Every week a headline heralds a new area of strengthening ties between Israel and its Arab neighbors. But last week’s headline is a crystal-clear example of how the Abraham Accords have brought about a change in thinking for the entire region, not just for those who signed them.

The headline was about the UN’s annual climate summit, COP27, which took place just over 130 miles from Israel in Sharm El Sheikh, Egypt. In past years, this conference might as well have been a world away in terms of Israeli-Arab cooperation on combating climate change.

This year, however, was different. Israel sent the second-largest delegation of the 192 countries represented at the gathering, and the country’s expertise in climate, water, and agriculture technology was on full display.

On the opening day of the conference, Israel, Jordan, and the UAE signed an historic MOU, moving forward with the implementation of a joint project signed a year ago whereby Israel will supply desalinated water to the Hashemite Kingdom, one of the driest countries on earth. Masdar, a UAE government-owned renewable energy company, will build a solar farm in Jordan, and Jordan will provide solar energy to Israel. As Israel’s President Herzog said, this agreement is the “ultimate example of creative, win-win-win partnership.”

While it’s become increasingly common, cooperation between Israel and other countries in the region is not new. For years, Israel worked under the table with countries in the Middle East, most of whom it did not have diplomatic relations with, on security-related issues. The Abraham Accords have brought once-covert cooperation into the light and enabled Israel’s relationships in the region to expand far beyond security matters.

Israel’s relationship with the UAE, which has grown at a surprisingly rapid pace, best exemplifies the immense impact of the Accords. The two countries have an extensive commercial relationship, including a deal aiming to increase bilateral trade to more than $10 billion over the next five years, and cooperate on everything from agriculture to space exploration.

Similarly, the Abraham Accords have reinvigorated Israel’s relationships with Egypt and Jordan as well, as shown through the joint agreement signed by Israel, Jordan, and the UAE mentioned above. Though Egypt was the first Arab country to sign a peace treaty with Israel in 1979, for decades, the relationship did not achieve the anticipated potential of full cooperation. Recently, cooperation has increased and was on full display at COP27 when Egypt President Sisi met with Israel President Herzog, who led the Israeli delegation of 800.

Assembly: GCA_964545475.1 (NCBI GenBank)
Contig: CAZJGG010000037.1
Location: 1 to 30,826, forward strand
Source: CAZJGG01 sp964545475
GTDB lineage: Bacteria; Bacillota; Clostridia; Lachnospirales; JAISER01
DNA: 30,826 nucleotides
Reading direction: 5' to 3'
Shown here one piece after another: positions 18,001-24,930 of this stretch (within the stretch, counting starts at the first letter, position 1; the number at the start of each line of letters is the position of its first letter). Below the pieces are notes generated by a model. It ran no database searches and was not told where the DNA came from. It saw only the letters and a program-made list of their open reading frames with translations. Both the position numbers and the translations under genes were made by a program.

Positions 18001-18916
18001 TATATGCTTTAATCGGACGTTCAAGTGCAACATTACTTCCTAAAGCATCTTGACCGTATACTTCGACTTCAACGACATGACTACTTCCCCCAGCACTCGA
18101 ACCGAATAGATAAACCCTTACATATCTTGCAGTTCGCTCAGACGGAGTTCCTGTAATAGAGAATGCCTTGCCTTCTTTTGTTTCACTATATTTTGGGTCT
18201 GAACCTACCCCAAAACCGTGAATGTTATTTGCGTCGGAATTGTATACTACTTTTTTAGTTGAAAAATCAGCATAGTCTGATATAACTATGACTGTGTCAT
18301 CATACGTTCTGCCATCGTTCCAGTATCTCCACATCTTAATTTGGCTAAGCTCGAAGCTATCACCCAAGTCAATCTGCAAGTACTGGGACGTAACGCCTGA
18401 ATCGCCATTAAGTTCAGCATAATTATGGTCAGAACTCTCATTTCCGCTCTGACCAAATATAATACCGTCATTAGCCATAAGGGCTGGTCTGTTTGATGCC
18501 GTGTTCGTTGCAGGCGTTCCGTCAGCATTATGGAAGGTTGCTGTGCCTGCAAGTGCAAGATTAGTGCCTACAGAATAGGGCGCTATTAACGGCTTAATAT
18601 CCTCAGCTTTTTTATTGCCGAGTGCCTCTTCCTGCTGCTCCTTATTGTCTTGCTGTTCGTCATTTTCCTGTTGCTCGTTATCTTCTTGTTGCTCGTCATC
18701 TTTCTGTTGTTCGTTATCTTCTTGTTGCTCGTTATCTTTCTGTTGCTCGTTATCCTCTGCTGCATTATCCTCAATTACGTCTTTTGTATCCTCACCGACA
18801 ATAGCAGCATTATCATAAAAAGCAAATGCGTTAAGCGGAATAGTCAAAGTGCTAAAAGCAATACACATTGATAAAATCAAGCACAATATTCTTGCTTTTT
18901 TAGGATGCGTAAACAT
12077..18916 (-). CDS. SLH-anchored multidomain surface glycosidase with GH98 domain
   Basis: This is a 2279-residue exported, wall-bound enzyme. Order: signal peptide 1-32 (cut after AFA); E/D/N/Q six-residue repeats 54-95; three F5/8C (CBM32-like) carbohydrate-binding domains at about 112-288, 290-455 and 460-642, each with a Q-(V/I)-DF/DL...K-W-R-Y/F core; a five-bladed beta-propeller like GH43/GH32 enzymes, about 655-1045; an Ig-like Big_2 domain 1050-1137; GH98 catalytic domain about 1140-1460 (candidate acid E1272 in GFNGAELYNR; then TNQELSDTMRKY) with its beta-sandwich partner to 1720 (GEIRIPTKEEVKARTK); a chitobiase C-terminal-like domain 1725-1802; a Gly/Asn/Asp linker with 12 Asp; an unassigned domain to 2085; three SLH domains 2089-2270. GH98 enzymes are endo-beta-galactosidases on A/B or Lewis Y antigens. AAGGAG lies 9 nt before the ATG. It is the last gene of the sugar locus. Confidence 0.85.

As Israelis, Jordanians, Emiratis, Egyptians, and others across the region reap the benefits of collaboration with Israel, the atmosphere for greater regional cooperation will grow. The change is already palpable.

Encounters between Israeli and other Arab government representatives, even from countries that do not yet have relations with Israel, are plentiful. Venues like COP27 provide opportunities for countries in the Middle East and around the world to transcend conflict and work together to share challenges and advance common interests.

Currently in Iraq, normalizing ties with Israel is a crime punishable by death, and, despite the recent maritime border deal, Israel and Lebanon have technically been at war for decades. But at one regional meeting during the conference in Sharm El Sheikh, Israel’s Environmental Protection Minister, Tamar Zandberg, sat two seats from Iraqi President Abdul Latif Rashid and across the room from Lebanese Prime Minister Najib Mikati. Also at the large table were representatives of Bahrain, Cyprus, Egypt, Jordan, Kuwait, Oman, the Palestinian Authority, Qatar, Saudi Arabia, and the UAE.

The Middle East and North Africa, already the world’s most water-scarce region, can use all the help it can get as the planet gets warmer. Cooperation with Israel, a global leader in water, agricultural, and climate technology, will be critical for the region – indeed the world – as we work together to combat the shared, existential threat of climate change.

Innovative solutions developed by Israeli companies were on full display this year at Israel’s first ever national COP pavilion,. These innovations are already having an impact on our collective effort to slow the warming of the climate and adapt to the already disastrous effects.

Peace and cooperation with Israel are intrinsic parts of the Abraham Accords and the subsequent Negev Forum, a grouping that includes Israel, the UAE, Bahrain, Egypt, Morocco, and the United States that works to advance shared interests in the fields of clean energy, education and coexistence, food and water security, health, regional security, and tourism.

Through the Abraham Accords, the Middle East is becoming more cooperative, prosperous, and tolerant. Next year, when the UAE becomes the second Arab country to host COP28, there will be even more significant partnerships with Israel to celebrate as examples in the region and throughout the world.

Ted Deutch is CEO of American Jewish Committee.



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